At the start of my first calendar year as the pastor of this church, I gave the congregation a challenge: I encouraged them to read through the entire Bible together, but by using another translation. It was our Chronological Bible Challenge. Specifically, I asked the church to use “Reading God’s Story” arranged by George Guthrie. Using the Holman Christian Standard Bible, Guthrie arranges the scripture passages in chronological order. His approach then allows one to see the story of God’s word. Many members of the church participated in this challenge.
To be fair, I knew that people were partial to their preferred version of the Bible, even the KJV. As a result, I provided a listing of the scriptures to read every day for those who did not want to purchase Guthrie’s chronological Bible. This provision allowed anyone to participate, no matter their translation or possible objection.
The response was incredible! Many who took part in the challenge gave me great reports. Some of the comments they said were, “Wow, I understand God’s word so much better.” That comment came from many who bought “Reading God’s Story” by Guthrie. Even those who used other translations said, “For the first time I see how the Bible is one complete story.” Both comments – and many others – were encouraging but would be forgotten by my poor worded phrase.
When I said, “The King James is from Hell” it was a comment that misrepresents my beliefs about the KJV. Still, I said it, and the story became grossly distorted. Eventually, people were convinced that I forced people to buy Guthrie’s chronological Bible because I was trying to move them away from the true scripture, the KJV. Some said it was my sneaky plot all along since I hated the KJV. Again, I do not hate the KJV, but people’s worship of it. In fact, I often told members, “If you read the KJV regularly then keep reading it!” Never did I want to interrupt their momentum with any translation, including the KJV. My only issue was that the KJV became an obstacle for many to read the Bible daily due to their lack of understanding. As a result, those who misrepresented my original phrase were just as wrong as me when I briefly connected the KJV to Hell. However, there’s a positive that will always remain.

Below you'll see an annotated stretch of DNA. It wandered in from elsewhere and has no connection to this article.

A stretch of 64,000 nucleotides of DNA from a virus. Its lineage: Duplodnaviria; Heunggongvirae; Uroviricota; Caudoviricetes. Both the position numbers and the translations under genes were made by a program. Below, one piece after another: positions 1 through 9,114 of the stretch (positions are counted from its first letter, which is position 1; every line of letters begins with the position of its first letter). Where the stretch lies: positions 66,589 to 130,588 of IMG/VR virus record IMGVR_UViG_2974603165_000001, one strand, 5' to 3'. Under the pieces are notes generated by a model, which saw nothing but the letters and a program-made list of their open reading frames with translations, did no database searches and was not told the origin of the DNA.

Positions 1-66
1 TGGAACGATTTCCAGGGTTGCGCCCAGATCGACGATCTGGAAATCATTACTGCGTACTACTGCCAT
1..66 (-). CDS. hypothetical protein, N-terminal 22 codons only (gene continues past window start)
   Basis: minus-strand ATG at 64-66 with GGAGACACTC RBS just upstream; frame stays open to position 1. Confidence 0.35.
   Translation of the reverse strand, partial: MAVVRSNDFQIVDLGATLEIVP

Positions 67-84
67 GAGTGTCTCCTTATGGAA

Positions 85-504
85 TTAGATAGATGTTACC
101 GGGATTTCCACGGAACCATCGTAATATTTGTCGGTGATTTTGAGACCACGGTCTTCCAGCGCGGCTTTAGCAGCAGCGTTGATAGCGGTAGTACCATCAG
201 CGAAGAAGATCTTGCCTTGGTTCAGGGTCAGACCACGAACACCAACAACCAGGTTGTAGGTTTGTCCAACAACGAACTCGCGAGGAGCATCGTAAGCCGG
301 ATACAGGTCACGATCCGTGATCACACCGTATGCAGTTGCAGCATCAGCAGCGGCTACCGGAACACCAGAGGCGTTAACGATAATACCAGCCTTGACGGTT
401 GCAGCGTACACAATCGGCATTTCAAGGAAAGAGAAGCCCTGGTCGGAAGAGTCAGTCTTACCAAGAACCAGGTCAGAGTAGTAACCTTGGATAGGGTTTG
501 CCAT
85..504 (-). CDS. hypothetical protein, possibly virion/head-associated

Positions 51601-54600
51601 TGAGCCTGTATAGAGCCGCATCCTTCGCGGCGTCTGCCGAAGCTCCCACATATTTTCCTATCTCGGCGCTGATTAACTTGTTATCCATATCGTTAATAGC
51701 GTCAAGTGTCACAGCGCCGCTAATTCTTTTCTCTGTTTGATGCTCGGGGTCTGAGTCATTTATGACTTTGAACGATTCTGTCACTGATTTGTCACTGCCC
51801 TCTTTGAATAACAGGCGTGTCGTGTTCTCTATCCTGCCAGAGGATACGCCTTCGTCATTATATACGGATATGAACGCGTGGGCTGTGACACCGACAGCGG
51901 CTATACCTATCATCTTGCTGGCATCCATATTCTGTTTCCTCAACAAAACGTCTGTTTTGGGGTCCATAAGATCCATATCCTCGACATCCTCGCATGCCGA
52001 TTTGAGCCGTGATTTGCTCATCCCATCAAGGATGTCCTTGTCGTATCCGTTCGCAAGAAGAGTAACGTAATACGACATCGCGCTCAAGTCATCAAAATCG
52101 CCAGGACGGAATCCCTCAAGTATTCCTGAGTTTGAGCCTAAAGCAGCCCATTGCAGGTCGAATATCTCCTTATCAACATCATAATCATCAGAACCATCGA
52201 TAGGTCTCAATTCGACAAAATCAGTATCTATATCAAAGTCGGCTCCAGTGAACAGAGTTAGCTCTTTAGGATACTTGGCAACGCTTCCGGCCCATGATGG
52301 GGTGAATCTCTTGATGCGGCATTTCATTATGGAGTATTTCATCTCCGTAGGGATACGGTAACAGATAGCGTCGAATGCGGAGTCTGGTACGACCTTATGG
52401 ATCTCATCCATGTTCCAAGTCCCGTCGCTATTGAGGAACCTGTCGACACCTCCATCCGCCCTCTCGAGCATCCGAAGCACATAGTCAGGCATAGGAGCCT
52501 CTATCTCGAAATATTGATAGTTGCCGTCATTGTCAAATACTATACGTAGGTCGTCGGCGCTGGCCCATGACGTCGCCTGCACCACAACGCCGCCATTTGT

At the start of the Chronological Bible Challenge, half of the church signed up. Not all of them finished, but I counted 14 people who did read the Bible from cover-to-cover. Many of them were retired and admitted, “I’ve never read the Bible all the way through. But, this chronological approach and new translation made it very enjoyable!” Again, 14 people read the entire Bible. Hallelujah! Of these 14 people, some of them remained hardcore KJV adherents, which is fine because they met the goal: To read the Bible regularly. Therefore, church members of all translation preferences benefited from this challenge. That’s a work that God did through these individuals and a tremendous spiritual victory that can always celebrate. As a result, there are also lessons I learned, and perhaps you can too:
Lessons We Can Learn:
- Recognize My Emotions – When I had the initial conversation with the person where I said,
The King James is from Hell” I was emotionally strained. Since I initiated the conversation to use another translation, I should have backed away when our talk went differently than preferred.